As you may have heard, a near-Earth asteroid, 2000 EM26, was supposed to orbit around Earth on Monday. With all eyes set on the Potentially Hazardous Asteroid, PHA, 2000 EM26 failed to show up, and Slooh has put an all-points bulletin to find the wayward object.

Slooh called the loss of a PHA as a bit "spooky," and asteroid 2000 EM26, with a diameter of 885 feet, roughly three football fields, has been quite elusive since its discovery. According to broadcast, the asteroid was discovered in 2000 and was observed 32 times but has not been seen since March 14, 2000.

Slooh, an international team of observatories, was set up at its Canary Islands observatory to monitor asteroid 2000 EM26's close approach to Earth. The live stream started with a discussion of the one year anniversary of asteroid 2012 DA14's flyby and the Chelyabinsk meteorite. But over the hourlong broadcast, the asteroid known as "Moby Dick" failed to appear.

Space agencies and astronomers track asteroids soon after they are discovered. NASA's Jet Propulsion Lab's Near-Earth Object Program was established to monitor asteroids like 2000 EM26. According to JPL, asteroid 2000 EM26 was supposed to make its close approach to Earth on Saturday at a distance of 8.8 lunar distances. Each lunar distance is approximately 238,900 miles.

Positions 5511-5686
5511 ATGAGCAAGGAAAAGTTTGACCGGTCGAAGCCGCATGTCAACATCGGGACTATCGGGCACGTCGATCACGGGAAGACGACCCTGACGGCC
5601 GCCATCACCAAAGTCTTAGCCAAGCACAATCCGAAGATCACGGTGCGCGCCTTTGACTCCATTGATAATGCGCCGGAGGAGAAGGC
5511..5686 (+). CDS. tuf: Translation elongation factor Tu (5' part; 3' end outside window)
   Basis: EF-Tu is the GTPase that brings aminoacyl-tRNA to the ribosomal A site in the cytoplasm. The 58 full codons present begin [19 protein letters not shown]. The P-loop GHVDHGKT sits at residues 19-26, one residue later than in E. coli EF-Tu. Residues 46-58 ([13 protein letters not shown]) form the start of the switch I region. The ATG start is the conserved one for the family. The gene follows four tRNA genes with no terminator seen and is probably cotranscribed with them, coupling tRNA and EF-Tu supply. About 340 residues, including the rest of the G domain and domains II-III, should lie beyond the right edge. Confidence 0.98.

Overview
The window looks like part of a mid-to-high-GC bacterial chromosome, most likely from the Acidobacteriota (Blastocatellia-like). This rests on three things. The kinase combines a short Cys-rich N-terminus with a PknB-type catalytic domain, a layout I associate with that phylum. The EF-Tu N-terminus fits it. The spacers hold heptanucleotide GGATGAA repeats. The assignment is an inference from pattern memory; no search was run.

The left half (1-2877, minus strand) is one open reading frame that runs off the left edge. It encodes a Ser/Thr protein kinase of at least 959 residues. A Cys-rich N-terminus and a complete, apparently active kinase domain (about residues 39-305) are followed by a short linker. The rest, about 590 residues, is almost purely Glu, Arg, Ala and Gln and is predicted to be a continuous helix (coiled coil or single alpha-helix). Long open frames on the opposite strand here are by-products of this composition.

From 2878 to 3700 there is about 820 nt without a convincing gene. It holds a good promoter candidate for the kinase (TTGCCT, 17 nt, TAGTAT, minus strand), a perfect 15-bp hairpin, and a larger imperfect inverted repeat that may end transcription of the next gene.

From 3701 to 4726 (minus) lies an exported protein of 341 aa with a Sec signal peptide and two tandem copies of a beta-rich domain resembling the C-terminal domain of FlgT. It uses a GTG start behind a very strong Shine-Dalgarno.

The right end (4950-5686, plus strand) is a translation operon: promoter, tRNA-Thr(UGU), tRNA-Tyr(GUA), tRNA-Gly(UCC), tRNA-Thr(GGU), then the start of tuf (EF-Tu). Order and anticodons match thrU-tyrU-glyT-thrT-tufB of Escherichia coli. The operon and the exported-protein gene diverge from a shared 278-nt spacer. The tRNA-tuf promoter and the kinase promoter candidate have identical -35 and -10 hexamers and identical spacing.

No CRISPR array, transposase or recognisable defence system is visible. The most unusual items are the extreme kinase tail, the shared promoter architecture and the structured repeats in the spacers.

Asteroid 2000 EM26 Asteroid 2000 EM26 was supposed to appear somewhere in this image frame but did not show up on Feb. 17. Photo: Slooh

According to the broadcast, asteroid 2000 EM26 has an orbit of 269 days but was not seen ahead of its close approach. Losing asteroids is pretty unusual as their trajectories and orbits get refined through multiple observations.

Michael Paolucci, CEO of Slooh, said in a statement, "We are calling on amateur astronomers to find this asteroid, and as a reward we will promote their accomplishment on our homepage for one year."

Astronomer Bob Berman and Slooh technical director Paul Cox says the disappearance of asteroid 2000 EM26 points out the need to continue observing and tracking near-Earth asteroids. Better observations can lead to the discovery of potential threats much earlier. For example, residents of Chelyabinsk, Russia, could have been warned of the meteorite explosion, which might have led to fewer injuries.